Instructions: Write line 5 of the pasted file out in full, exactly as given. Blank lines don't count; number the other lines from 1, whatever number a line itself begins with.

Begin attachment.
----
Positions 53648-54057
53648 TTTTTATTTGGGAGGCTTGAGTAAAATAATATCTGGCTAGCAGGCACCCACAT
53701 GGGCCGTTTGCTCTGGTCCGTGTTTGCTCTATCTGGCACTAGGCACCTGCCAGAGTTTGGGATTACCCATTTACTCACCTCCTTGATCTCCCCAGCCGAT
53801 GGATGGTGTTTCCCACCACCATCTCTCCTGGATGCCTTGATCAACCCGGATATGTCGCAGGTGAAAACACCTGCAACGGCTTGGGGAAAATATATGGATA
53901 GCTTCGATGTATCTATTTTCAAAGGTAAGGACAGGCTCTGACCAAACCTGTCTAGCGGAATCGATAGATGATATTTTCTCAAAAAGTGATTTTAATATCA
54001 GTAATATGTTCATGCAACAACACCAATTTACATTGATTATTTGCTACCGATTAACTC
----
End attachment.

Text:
53901 GCTTCGATGTATCTATTTTCAAAGGTAAGGACAGGCTCTGACCAAACCTGTCTAGCGGAATCGATAGATGATATTTTCTCAAAAAGTGATTTTAATATCA